Incomplete Neutralization and Deviation from Sigmoidal Neutralization Curves for HIV Broadly Neutralizing Monoclonal Antibodies
McCoy, Laura E.
Doores, Katie J.
van Gils, Marit J.
Burger, Judith A.
Sanders, Rogier W.
Burton, Dennis R.Note: Order does not necessarily reflect citation order of authors.
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CitationMcCoy, L. E., E. Falkowska, K. J. Doores, K. Le, D. Sok, M. J. van Gils, Z. Euler, et al. 2015. “Incomplete Neutralization and Deviation from Sigmoidal Neutralization Curves for HIV Broadly Neutralizing Monoclonal Antibodies.” PLoS Pathogens 11 (8): e1005110. doi:10.1371/journal.ppat.1005110. http://dx.doi.org/10.1371/journal.ppat.1005110.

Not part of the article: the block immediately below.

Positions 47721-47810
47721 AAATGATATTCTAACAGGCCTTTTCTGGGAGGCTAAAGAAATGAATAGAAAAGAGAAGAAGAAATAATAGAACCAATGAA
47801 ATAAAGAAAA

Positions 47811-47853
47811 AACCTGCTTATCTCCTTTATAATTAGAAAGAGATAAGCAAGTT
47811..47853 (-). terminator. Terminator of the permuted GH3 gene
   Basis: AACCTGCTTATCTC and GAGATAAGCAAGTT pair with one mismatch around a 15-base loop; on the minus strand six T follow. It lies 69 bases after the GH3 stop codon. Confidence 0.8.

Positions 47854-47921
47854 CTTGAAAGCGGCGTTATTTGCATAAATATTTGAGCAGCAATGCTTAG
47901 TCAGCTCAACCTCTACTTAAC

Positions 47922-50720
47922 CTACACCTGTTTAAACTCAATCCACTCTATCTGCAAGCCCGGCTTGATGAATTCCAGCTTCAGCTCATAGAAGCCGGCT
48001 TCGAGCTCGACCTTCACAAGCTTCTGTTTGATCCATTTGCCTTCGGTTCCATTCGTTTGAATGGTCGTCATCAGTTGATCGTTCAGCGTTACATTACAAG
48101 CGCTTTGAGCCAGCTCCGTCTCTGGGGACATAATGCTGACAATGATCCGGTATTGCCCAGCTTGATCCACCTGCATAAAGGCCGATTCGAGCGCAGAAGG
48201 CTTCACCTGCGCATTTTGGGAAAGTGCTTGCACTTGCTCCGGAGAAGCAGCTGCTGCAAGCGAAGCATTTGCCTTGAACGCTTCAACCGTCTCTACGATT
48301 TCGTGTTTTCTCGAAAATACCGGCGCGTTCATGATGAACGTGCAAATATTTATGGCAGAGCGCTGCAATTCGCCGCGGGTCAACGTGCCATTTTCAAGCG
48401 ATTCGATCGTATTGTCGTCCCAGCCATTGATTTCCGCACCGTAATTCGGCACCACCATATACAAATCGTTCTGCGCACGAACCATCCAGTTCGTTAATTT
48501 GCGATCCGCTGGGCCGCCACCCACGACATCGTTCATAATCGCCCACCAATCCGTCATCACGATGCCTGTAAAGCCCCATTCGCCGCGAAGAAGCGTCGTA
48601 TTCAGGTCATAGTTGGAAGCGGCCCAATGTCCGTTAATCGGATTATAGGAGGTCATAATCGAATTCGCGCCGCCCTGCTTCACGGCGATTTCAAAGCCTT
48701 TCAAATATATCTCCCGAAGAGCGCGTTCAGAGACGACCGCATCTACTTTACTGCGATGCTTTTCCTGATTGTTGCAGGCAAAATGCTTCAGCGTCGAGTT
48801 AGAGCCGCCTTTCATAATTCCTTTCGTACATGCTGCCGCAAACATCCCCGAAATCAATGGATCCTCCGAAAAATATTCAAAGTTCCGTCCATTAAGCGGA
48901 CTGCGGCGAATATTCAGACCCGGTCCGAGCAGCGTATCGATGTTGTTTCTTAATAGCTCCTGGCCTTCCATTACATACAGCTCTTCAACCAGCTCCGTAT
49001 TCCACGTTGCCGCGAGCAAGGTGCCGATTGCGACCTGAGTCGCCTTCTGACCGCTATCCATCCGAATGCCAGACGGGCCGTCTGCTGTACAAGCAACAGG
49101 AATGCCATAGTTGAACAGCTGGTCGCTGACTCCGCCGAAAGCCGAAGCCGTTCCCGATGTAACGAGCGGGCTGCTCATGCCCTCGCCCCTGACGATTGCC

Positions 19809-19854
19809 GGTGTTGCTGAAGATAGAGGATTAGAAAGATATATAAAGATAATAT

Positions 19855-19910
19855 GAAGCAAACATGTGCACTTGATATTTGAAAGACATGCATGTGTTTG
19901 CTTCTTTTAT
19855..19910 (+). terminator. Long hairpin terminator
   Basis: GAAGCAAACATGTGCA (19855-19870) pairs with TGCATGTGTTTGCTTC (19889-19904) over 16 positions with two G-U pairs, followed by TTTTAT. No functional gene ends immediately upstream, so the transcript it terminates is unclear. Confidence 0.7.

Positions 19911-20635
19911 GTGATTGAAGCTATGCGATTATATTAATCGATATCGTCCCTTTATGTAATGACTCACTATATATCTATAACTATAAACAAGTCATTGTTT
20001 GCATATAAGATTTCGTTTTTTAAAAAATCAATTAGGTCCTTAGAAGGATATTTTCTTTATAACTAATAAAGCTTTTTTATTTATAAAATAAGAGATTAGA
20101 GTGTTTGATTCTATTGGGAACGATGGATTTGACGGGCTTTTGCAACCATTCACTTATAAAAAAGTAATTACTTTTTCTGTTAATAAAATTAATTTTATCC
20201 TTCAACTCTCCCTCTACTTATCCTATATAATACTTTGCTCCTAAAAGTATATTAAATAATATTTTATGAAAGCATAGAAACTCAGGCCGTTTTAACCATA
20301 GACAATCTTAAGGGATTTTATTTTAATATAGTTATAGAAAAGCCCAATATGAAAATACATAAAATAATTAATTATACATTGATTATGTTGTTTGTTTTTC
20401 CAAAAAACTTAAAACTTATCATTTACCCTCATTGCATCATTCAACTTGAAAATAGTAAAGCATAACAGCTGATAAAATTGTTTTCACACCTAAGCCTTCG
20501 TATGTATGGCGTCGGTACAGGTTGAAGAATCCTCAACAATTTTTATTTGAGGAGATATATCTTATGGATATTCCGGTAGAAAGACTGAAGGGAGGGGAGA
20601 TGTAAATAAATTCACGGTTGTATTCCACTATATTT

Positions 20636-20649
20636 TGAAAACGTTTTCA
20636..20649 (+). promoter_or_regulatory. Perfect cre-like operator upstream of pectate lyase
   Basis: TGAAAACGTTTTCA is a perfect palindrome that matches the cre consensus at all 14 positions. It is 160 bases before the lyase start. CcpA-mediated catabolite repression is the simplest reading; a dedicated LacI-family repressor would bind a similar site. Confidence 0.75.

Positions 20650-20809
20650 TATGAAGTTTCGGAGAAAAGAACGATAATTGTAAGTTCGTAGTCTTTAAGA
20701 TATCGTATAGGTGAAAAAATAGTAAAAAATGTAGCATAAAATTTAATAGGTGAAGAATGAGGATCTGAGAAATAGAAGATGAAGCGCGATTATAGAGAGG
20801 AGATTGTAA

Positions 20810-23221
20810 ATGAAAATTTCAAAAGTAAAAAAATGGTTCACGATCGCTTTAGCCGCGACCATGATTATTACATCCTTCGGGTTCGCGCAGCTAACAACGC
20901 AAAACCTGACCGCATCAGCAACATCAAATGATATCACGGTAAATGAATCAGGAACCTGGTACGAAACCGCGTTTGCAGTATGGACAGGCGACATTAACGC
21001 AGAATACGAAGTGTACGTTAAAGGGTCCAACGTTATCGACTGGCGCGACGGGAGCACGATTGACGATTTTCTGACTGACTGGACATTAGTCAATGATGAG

AbstractThe broadly neutralizing HIV monoclonal antibodies (bnMAbs) PG9, PG16, PGT151, and PGT152 have been shown earlier to occasionally display an unusual virus neutralization profile with a non-sigmoidal slope and a plateau at <100% neutralization. In the current study, we were interested in determining the extent of non-sigmoidal slopes and plateaus at <100% for HIV bnMAbs more generally. Using both a 278 panel of pseudoviruses in a CD4 T-cell (U87.CCR5.CXCR4) assay and a panel of 117 viruses in the TZM-bl assay, we found that bnMAbs targeting many neutralizing epitopes of the spike had neutralization profiles for at least one virus that plateaued at <90%. Across both panels the bnMAbs targeting the V2 apex of Env and gp41 were most likely to show neutralization curves that plateaued <100%. Conversely, bnMAbs targeting the high-mannose patch epitopes were less likely to show such behavior. Two CD4 binding site (CD4bs) Abs also showed this behavior relatively infrequently. The phenomenon of incomplete neutralization was also observed in a large peripheral blood mononuclear cells (PBMC)-grown molecular virus clone panel derived from patient viral swarms. In addition, five bnMAbs were compared against an 18-virus panel of molecular clones produced in 293T cells and PBMCs and assayed in TZM-bl cells. Examples of plateaus <90% were seen with both types of virus production with no consistent patterns observed. In conclusion, incomplete neutralization and non-sigmoidal neutralization curves are possible for all HIV bnMAbs against a wide range of viruses produced and assayed in both cell lines and primary cells with implications for the use of antibodies in therapy and as tools for vaccine design.
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